• Dual Degree Programs: Dual degree programs combine the study of library and information science with another field of study, allowing students to earn two master’s degrees simultaneously. Common dual degree options include MLIS/Master of Public Administration (MPA), MLIS/Master of Business Administration (MBA), MLIS/Master of Arts in History, or MLIS/Master of Education (M.Ed.), among others.
  • Certificate Programs: Certificate programs in library and information science are designed for individuals seeking specialized training or professional development in specific areas of library science, such as digital libraries, archives, or information management. Certificate programs typically consist of a series of courses focused on a particular topic or skill set within the field.
  • Ph.D. Programs: Ph.D. programs in library and information science are available for individuals interested in pursuing advanced research and scholarship in the field. Ph.D. programs typically require coursework in research methods, theory, and specialization areas, as well as independent research leading to a doctoral dissertation.
  • Online and Distance Learning Programs: Many library science programs offer online or distance learning options to accommodate students who require flexibility in their study schedules or who are unable to attend classes on campus. Online programs provide access to coursework, lectures, and resources through virtual learning platforms, allowing students to complete their degrees remotely.
  • Continuing Education and Professional Development: In addition to formal degree programs, many institutions and professional organizations offer continuing education and professional development opportunities for practicing librarians and information professionals. These programs may include workshops, seminars, webinars, and short courses on specialized topics or emerging trends in library and information science.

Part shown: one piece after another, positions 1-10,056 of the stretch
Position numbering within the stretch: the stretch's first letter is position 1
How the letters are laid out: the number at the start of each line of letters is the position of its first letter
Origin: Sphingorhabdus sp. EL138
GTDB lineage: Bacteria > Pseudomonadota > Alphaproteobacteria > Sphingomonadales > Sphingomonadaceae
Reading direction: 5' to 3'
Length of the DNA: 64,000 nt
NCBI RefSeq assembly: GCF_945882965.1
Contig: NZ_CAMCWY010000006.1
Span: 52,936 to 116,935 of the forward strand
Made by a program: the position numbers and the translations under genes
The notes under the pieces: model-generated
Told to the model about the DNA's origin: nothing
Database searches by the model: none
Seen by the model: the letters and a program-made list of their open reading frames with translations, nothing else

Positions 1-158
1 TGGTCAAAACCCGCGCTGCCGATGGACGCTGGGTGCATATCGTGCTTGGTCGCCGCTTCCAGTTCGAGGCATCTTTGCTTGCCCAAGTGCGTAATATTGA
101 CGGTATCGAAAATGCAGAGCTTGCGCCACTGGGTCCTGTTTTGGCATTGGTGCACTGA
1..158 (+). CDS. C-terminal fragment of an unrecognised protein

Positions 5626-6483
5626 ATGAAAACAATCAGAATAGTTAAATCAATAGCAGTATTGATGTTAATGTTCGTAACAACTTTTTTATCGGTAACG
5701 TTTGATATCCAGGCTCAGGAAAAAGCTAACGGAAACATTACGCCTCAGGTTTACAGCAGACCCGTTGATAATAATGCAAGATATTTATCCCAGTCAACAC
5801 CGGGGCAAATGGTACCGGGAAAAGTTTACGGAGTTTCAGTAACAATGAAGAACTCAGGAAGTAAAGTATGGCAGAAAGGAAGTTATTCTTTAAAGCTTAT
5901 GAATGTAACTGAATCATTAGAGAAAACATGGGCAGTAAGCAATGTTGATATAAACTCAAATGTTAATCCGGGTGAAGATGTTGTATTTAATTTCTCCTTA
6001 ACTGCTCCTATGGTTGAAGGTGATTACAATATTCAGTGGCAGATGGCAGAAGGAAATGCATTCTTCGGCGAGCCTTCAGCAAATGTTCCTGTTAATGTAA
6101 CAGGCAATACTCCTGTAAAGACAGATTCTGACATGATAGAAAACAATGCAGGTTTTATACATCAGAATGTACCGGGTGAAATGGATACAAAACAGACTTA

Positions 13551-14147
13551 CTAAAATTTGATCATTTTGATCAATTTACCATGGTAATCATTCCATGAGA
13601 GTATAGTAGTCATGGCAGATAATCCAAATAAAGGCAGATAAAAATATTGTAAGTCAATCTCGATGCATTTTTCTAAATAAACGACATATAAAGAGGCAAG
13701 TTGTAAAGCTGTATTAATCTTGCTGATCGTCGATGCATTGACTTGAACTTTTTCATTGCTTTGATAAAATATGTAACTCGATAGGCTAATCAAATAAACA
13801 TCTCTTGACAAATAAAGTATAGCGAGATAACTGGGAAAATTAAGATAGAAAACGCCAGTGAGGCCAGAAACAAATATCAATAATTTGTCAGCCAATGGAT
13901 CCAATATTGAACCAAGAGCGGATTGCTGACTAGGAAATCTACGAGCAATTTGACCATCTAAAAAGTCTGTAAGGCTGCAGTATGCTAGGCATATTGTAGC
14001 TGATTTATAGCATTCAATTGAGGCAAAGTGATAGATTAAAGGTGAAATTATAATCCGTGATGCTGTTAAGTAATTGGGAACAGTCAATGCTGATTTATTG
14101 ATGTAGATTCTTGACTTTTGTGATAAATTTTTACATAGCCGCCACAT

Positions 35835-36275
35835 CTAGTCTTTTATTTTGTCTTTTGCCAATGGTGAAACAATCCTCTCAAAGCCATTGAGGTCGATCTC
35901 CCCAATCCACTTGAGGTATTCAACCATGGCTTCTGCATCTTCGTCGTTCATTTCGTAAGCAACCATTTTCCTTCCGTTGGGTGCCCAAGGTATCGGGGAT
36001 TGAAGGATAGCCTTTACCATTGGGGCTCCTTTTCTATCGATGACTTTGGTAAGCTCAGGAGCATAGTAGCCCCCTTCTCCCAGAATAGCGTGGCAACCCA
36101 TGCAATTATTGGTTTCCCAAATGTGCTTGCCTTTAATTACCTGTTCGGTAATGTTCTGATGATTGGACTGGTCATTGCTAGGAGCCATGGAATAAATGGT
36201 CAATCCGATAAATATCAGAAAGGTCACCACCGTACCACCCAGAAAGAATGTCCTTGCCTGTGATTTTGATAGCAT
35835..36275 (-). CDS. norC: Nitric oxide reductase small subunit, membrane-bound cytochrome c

Degrees Similar to Library Science

Degrees similar to library science often focus on information management, organization, and access, as well as related fields in the broader realm of information studies. Here are some degrees that share similarities with library science:

  • Information Science: Information science programs focus on the study of information, including its creation, organization, retrieval, and dissemination. Students learn about information technology, database management, human-computer interaction, and information systems design. Information science programs often overlap with library science in areas such as information organization, access, and user services.